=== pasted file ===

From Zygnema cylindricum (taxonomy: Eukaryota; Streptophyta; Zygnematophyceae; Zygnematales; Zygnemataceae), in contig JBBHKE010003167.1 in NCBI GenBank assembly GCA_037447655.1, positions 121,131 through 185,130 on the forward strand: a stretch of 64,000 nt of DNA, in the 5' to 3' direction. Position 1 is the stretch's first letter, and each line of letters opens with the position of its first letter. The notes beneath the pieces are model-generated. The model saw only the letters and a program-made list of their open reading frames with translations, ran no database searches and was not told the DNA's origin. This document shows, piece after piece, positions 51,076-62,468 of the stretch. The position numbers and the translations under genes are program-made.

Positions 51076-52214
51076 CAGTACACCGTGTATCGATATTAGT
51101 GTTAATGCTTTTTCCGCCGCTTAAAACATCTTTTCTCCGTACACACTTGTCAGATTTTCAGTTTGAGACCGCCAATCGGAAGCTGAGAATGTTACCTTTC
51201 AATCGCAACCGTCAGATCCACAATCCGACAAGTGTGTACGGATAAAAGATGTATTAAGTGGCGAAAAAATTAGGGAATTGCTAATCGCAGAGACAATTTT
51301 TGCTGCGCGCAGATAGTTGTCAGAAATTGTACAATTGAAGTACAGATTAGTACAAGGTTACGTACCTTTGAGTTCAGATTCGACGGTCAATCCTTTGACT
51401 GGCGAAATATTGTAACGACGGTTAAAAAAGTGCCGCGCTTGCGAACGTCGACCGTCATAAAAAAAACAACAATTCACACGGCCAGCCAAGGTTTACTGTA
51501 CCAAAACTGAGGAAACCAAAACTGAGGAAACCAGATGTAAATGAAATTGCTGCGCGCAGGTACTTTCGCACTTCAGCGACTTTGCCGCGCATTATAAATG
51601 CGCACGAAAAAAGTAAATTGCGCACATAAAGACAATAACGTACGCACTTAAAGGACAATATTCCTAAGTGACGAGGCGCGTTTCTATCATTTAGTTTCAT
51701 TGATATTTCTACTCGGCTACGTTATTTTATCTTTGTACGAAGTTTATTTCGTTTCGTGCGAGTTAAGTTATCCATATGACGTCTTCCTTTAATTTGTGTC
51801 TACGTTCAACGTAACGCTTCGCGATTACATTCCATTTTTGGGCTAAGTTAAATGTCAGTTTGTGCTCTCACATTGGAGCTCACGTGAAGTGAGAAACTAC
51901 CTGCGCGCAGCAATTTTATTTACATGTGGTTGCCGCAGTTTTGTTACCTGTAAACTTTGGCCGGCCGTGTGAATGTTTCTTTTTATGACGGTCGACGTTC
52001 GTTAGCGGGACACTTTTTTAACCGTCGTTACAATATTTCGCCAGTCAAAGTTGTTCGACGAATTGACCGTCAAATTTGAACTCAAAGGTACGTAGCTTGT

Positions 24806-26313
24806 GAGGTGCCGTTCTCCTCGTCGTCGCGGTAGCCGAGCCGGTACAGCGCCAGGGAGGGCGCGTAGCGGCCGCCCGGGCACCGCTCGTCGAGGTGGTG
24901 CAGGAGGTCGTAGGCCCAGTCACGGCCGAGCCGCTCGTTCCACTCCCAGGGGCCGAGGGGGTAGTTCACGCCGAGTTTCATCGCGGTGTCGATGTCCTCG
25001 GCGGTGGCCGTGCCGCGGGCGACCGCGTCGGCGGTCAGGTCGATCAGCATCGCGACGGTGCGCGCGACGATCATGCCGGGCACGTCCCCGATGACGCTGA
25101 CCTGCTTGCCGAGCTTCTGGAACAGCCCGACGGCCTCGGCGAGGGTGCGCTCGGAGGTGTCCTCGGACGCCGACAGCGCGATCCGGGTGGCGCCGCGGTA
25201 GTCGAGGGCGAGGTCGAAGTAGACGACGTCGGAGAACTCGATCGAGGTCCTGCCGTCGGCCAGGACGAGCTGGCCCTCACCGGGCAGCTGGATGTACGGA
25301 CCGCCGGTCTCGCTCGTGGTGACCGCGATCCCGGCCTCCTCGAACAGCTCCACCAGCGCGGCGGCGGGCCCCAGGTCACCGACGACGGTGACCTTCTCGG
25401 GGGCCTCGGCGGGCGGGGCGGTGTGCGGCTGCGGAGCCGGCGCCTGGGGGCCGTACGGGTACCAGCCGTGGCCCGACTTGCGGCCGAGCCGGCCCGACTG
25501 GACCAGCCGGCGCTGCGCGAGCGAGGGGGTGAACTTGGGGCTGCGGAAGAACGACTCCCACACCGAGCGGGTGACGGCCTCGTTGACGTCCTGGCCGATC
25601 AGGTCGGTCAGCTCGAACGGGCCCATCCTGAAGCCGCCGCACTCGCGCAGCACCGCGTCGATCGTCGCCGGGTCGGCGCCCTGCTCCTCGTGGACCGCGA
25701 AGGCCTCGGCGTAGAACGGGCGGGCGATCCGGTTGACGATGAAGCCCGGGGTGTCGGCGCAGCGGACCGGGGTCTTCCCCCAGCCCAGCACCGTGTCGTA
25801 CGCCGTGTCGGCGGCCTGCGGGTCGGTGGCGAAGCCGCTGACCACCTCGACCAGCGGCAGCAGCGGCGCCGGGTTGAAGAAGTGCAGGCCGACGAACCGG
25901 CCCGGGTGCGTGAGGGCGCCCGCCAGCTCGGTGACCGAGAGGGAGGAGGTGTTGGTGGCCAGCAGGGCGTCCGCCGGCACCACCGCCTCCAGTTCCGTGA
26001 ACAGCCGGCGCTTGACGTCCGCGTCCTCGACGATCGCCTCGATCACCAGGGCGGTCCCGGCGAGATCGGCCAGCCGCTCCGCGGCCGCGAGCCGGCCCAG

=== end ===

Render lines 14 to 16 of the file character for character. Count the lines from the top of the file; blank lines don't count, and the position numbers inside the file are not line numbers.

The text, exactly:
Positions 24806-26313
24806 GAGGTGCCGTTCTCCTCGTCGTCGCGGTAGCCGAGCCGGTACAGCGCCAGGGAGGGCGCGTAGCGGCCGCCCGGGCACCGCTCGTCGAGGTGGTG
24901 CAGGAGGTCGTAGGCCCAGTCACGGCCGAGCCGCTCGTTCCACTCCCAGGGGCCGAGGGGGTAGTTCACGCCGAGTTTCATCGCGGTGTCGATGTCCTCG